Friday, July 6, 2012

In Stitches On Lake Titicaca :(

I began my trip to Puno by visiting a farm on the outside of town, eating some edible clay on some potatoes (not for me), looking at some Alpacas, and watching Soul Surfer at the hotel. Once my friends arrived, we set out for Lake Titicaca where we visiting three islands. I was excited since I had never been there and my mother has been talking about a clay model of the Lake she constructed for a projects fair in the 60s ever since I can remember.

Our first stop were the floating islands of Euros. I was not so sure about them. They were constructed by piling a few layers of reeds over some floating sod and didn't really seem that stable. They also didn't seem incredible authentic. As soon as we arrived, the islanders whipped out some looms and started weaving (I think they had just been sitting around before we got there). When our guide began describing how they also ate the reeds they made their islands out of to prevent goiters (which I didn't know were that common) and as a good source of iodine, on cue one of the women jumped up and began chomping away. I got the disturbing feeling that I had stumbled on to some sort of zoo for humans and it made me pretty uncomfortable. 

I then noticed that our boat had pulled away. Our guide told us that to get to the next island, if we wanted, we could buy a ticket for a ride on the traditional read boat. I was confused as to what our option would be if we decided that we were not interested in the traditional reed boat. Swimming?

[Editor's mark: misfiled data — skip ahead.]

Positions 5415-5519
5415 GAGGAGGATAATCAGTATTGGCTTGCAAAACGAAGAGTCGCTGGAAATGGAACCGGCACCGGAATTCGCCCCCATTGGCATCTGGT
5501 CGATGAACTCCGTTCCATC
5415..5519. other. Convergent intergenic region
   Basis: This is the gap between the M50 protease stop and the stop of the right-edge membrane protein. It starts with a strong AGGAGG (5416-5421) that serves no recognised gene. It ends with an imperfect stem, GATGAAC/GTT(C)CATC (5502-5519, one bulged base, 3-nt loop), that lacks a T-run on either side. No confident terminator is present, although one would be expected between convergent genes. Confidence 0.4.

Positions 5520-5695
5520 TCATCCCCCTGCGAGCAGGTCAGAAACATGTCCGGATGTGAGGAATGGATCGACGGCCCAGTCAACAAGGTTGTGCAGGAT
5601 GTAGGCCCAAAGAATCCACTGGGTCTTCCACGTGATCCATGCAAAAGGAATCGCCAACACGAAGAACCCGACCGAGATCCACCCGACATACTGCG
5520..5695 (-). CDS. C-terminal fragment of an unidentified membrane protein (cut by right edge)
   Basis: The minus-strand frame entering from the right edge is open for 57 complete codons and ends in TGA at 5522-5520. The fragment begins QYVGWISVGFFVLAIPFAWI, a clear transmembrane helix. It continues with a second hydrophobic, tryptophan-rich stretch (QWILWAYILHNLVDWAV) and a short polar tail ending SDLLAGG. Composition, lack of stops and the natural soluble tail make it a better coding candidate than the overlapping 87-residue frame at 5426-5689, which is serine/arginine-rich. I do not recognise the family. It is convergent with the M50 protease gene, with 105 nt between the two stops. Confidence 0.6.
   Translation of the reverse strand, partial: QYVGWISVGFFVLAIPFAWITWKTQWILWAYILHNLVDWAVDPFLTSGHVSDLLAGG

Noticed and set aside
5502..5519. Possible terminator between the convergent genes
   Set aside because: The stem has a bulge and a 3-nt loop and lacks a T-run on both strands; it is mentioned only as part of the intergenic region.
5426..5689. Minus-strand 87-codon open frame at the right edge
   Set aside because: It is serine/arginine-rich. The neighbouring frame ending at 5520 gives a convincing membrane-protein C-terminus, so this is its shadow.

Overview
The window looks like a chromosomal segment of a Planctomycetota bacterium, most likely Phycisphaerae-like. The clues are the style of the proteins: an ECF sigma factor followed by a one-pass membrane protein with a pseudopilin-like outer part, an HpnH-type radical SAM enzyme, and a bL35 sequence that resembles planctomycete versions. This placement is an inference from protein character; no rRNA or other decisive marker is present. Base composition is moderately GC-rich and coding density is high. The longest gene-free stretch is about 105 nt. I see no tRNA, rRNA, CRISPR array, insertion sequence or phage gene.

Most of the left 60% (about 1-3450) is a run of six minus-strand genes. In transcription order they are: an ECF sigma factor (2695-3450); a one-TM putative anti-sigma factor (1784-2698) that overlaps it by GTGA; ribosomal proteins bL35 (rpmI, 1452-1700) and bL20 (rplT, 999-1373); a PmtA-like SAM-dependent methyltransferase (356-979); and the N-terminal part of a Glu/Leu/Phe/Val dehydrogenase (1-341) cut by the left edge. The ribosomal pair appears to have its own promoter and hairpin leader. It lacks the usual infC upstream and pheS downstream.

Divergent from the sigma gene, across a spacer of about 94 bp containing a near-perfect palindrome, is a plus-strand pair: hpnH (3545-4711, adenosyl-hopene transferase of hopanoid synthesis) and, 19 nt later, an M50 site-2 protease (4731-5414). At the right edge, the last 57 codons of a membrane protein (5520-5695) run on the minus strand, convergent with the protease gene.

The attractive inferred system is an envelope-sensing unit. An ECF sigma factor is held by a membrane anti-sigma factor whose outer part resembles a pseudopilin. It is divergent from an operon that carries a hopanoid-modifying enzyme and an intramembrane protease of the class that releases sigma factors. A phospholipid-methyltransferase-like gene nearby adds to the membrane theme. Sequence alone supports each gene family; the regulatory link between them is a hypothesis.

However, before our departure we were told we must buy something from the islanders. We were assigned to the islanders in groups of two. They immediately began crying at us to buy their crafts (which honestly were not that good). While the crying made me feel even more uncomfortable than the reed chomping, the not very good crafts were also pretty expensive. I settled for two necklaces and then hightailed it to the reed boat. 

Once we boarded the boat the women of the island came to sing us a good bye song. I can only presume that "Row Row Row Your Boat" is also a traditional song of the Euros Island. They then followed it with an "Hasta La Vist Baby". I was left sorta wondering how they were watching Arnold Schwartzenegger movies from the 90s on the floating islands. Maybe there was a floating island wreck center? I was left unsure how I would enjoy the rest of Lake Titicaca.

However, once we arrived at the next island. I was pleasantly surprised. The islanders were far more laid back. Instead of crying at us they told us that they had some hats. We could buy them or not buy them. I was so impressed by their sales technique that I bought one. I was also cold. 

We were each assigned to a host family who took us to their homes and fed us boiled potatoes and friend cheese by candlelight. My group had to use a combination of our 8th grade Spanish and mime in order to make dinner conversation (I think the miming may have been more successful). They then dressed us up in some native clothes and then took us to the town hall where they pulled us around in a circle while some teenagers played the pan flute. After my friends and I bought a beer our host families sat down and started looking incredible bored. However, the island we were on had no electricity and seemingly few choices of leisure activities so I thought it was possible that they might just always look like that. How many hats can a person really get excited about knitting?